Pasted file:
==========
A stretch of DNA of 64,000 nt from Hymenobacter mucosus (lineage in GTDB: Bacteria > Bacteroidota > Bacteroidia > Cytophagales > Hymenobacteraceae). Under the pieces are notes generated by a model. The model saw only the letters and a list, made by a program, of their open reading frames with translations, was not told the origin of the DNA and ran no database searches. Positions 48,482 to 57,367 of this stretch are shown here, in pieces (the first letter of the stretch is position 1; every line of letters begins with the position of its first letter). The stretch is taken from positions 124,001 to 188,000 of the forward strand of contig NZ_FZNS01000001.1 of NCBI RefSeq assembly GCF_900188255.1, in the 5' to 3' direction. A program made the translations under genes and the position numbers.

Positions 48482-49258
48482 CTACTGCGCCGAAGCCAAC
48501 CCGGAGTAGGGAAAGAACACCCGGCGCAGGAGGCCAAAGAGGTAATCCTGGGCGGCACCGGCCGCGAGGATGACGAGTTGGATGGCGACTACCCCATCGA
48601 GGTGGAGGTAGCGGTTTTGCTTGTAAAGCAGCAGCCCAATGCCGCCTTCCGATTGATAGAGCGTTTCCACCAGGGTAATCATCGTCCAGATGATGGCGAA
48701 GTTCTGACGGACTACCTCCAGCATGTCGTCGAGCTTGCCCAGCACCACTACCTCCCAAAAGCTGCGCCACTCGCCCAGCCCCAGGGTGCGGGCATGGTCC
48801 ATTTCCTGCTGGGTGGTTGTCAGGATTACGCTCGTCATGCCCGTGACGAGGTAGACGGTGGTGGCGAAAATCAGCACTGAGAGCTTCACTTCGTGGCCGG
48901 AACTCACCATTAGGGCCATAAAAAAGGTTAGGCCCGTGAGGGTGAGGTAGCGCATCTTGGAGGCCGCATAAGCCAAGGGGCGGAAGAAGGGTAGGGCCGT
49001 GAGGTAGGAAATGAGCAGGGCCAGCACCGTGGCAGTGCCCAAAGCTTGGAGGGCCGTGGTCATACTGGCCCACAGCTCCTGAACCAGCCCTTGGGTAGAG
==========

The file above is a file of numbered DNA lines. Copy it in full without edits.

A stretch of DNA of 64,000 nt from Hymenobacter mucosus (lineage in GTDB: Bacteria > Bacteroidota > Bacteroidia > Cytophagales > Hymenobacteraceae). Under the pieces are notes generated by a model. The model saw only the letters and a list, made by a program, of their open reading frames with translations, was not told the origin of the DNA and ran no database searches. Positions 48,482 to 57,367 of this stretch are shown here, in pieces (the first letter of the stretch is position 1; every line of letters begins with the position of its first letter). The stretch is taken from positions 124,001 to 188,000 of the forward strand of contig NZ_FZNS01000001.1 of NCBI RefSeq assembly GCF_900188255.1, in the 5' to 3' direction. A program made the translations under genes and the position numbers.

Positions 48482-49258
48482 CTACTGCGCCGAAGCCAAC
48501 CCGGAGTAGGGAAAGAACACCCGGCGCAGGAGGCCAAAGAGGTAATCCTGGGCGGCACCGGCCGCGAGGATGACGAGTTGGATGGCGACTACCCCATCGA
48601 GGTGGAGGTAGCGGTTTTGCTTGTAAAGCAGCAGCCCAATGCCGCCTTCCGATTGATAGAGCGTTTCCACCAGGGTAATCATCGTCCAGATGATGGCGAA
48701 GTTCTGACGGACTACCTCCAGCATGTCGTCGAGCTTGCCCAGCACCACTACCTCCCAAAAGCTGCGCCACTCGCCCAGCCCCAGGGTGCGGGCATGGTCC
48801 ATTTCCTGCTGGGTGGTTGTCAGGATTACGCTCGTCATGCCCGTGACGAGGTAGACGGTGGTGGCGAAAATCAGCACTGAGAGCTTCACTTCGTGGCCGG
48901 AACTCACCATTAGGGCCATAAAAAAGGTTAGGCCCGTGAGGGTGAGGTAGCGCATCTTGGAGGCCGCATAAGCCAAGGGGCGGAAGAAGGGTAGGGCCGT
49001 GAGGTAGGAAATGAGCAGGGCCAGCACCGTGGCAGTGCCCAAAGCTTGGAGGGCCGTGGTCATACTGGCCCACAGCTCCTGAACCAGCCCTTGGGTAGAG